Rosebud Reservation volunteers share their team journal reflections on opportunities to learn about Lakota culture on a South Dakota service program.
Today we arose with anticipation of the work assignment. We headed out and gathered any tools we could find for the day ahead. We worked outside of a home belonging to Danielle, a local single mother. We worked together as a team collecting garbage, mowing around her yard and had a fantastic time interacting with her children, Jasmine, Isaiah, Marissa and D.J. After we finished, we moved on to another neighbor’s yard to continue our work. Some local boys and girls, Ben, Charles and Bethany helped right alongside with us.
We had lunch at the Senior Center again- tuna sandwiches, tomato soup and cake. It was so fun eating with the elders and hearing their stories. None of us wanted to leave, but we wanted to finish the work we started in the morning. I felt, as I am sure all of my fellow volunteers did, a good amount of accomplishment looking back at the work we had done today. Danielle was very thankful to all of us and her children were an amazing addition (bonus) to our day. Her neighbor made a point of telling us what a great person Danielle was, and how great it was to help her with her home.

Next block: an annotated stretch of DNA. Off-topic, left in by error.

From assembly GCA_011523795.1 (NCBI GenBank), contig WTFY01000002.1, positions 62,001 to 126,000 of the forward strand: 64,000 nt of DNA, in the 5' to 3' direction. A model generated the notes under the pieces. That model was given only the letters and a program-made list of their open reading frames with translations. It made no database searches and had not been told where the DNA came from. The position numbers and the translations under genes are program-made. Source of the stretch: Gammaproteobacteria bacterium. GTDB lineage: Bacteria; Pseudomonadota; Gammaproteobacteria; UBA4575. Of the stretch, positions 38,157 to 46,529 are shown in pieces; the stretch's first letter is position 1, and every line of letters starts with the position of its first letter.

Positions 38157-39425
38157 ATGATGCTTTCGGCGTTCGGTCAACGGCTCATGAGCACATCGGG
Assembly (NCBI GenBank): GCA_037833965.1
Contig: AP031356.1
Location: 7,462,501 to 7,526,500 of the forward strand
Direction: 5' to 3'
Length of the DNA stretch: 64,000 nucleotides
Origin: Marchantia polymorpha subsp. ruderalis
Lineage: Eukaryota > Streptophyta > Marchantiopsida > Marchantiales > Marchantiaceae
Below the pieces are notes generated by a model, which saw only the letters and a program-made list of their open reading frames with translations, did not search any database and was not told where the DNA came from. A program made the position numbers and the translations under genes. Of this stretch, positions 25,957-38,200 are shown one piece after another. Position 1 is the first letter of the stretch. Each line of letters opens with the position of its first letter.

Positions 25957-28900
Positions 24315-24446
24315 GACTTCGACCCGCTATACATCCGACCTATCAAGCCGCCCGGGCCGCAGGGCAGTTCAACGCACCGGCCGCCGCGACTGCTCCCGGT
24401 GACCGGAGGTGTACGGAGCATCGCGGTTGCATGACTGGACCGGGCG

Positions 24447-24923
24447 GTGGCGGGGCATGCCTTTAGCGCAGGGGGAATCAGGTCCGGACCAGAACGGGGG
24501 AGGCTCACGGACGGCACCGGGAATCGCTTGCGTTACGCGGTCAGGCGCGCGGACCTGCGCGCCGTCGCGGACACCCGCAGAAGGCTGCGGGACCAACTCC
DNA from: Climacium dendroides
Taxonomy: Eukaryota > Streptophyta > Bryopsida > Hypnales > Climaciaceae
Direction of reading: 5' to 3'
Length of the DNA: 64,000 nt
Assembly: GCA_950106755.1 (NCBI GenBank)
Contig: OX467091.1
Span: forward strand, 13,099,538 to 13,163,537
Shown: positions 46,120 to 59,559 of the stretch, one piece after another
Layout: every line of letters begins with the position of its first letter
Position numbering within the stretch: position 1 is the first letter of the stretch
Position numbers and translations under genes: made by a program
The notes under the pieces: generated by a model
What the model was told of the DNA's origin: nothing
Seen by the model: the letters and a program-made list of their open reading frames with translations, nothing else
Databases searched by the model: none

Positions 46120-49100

Early this morning, a thunderstorm rolled through as has happened just about every morning. And, just like every morning, it passed and we awoke to the sun. After breakfast, we got to work cleaning and mowing around Shiloh and Lowell’s homes. The sun was hot and the hills were green. We were joined today by Homer’s three grandchildren: John, Rose, and Daniel. Charlie and Ben were there again as well. We continued our work until 3:30, and then packed up and headed back for dinner and a trip to Wounded Knee in two groups.
We walked around the white stone marker commemorating the final resting place of hundreds of slaughtered Native Americans—all of them unarmed and most of them women and children. This is a tragic part of American Indian history, but spotlights the purpose behind some Lakota culture and traditions. Special stones and offerings of tobacco surrounded the base. Traditional Indian names like Yellow Robe, Red Eagle, Pretty Hawk, Little Water, and Long Bull were etched in the stone surfaces. The air seemed heavy amidst a panorama of rolling hills, lush pine trees, and dilapidated shacks. A young woman approached us for donations toward gas to get her 18-month-old daughter chemotherapy in Denver. Paul thunder Horse, old, wrinkled, pocked, and supremely talented and proud hawked his beaded treasures at a roadside stand.
Although our two groups who went to Wounded Knee didn’t cross paths there, we arrived back at the Rosebud Veterans’ Center at nearly the same time…safe and sound and ready to rest up for another day working, playing, and learning on “the rez.”